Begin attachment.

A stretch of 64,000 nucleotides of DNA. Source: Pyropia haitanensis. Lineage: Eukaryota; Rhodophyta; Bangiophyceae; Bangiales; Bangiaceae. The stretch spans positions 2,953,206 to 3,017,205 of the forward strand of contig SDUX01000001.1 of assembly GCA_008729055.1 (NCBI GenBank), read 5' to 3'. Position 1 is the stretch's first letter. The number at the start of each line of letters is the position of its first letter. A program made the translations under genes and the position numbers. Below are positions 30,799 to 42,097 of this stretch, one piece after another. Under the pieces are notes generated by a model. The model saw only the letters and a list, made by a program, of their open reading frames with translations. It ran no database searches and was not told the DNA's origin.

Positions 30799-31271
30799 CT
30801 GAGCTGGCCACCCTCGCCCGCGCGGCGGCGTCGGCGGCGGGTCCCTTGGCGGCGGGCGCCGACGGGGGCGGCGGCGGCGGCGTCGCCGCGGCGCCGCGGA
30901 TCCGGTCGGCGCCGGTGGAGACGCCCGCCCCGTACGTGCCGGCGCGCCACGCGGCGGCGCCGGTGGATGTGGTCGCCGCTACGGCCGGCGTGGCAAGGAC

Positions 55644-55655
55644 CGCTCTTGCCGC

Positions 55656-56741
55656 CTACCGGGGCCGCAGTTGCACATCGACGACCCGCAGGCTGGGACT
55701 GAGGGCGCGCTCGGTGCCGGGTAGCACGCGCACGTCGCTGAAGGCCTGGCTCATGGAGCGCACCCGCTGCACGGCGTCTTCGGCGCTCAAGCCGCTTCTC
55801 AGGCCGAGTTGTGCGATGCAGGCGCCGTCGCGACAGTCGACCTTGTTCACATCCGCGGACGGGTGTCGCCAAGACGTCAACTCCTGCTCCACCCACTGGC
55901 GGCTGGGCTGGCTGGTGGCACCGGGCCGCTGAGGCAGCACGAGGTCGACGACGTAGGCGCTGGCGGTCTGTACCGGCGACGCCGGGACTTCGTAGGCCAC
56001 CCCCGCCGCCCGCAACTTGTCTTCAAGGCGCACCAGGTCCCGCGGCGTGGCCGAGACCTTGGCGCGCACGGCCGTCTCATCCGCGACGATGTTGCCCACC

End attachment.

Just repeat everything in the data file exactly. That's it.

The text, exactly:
A stretch of 64,000 nucleotides of DNA. Source: Pyropia haitanensis. Lineage: Eukaryota; Rhodophyta; Bangiophyceae; Bangiales; Bangiaceae. The stretch spans positions 2,953,206 to 3,017,205 of the forward strand of contig SDUX01000001.1 of assembly GCA_008729055.1 (NCBI GenBank), read 5' to 3'. Position 1 is the stretch's first letter. The number at the start of each line of letters is the position of its first letter. A program made the translations under genes and the position numbers. Below are positions 30,799 to 42,097 of this stretch, one piece after another. Under the pieces are notes generated by a model. The model saw only the letters and a list, made by a program, of their open reading frames with translations. It ran no database searches and was not told the DNA's origin.

Positions 30799-31271
30799 CT
30801 GAGCTGGCCACCCTCGCCCGCGCGGCGGCGTCGGCGGCGGGTCCCTTGGCGGCGGGCGCCGACGGGGGCGGCGGCGGCGGCGTCGCCGCGGCGCCGCGGA
30901 TCCGGTCGGCGCCGGTGGAGACGCCCGCCCCGTACGTGCCGGCGCGCCACGCGGCGGCGCCGGTGGATGTGGTCGCCGCTACGGCCGGCGTGGCAAGGAC

Positions 55644-55655
55644 CGCTCTTGCCGC

Positions 55656-56741
55656 CTACCGGGGCCGCAGTTGCACATCGACGACCCGCAGGCTGGGACT
55701 GAGGGCGCGCTCGGTGCCGGGTAGCACGCGCACGTCGCTGAAGGCCTGGCTCATGGAGCGCACCCGCTGCACGGCGTCTTCGGCGCTCAAGCCGCTTCTC
55801 AGGCCGAGTTGTGCGATGCAGGCGCCGTCGCGACAGTCGACCTTGTTCACATCCGCGGACGGGTGTCGCCAAGACGTCAACTCCTGCTCCACCCACTGGC
55901 GGCTGGGCTGGCTGGTGGCACCGGGCCGCTGAGGCAGCACGAGGTCGACGACGTAGGCGCTGGCGGTCTGTACCGGCGACGCCGGGACTTCGTAGGCCAC
56001 CCCCGCCGCCCGCAACTTGTCTTCAAGGCGCACCAGGTCCCGCGGCGTGGCCGAGACCTTGGCGCGCACGGCCGTCTCATCCGCGACGATGTTGCCCACC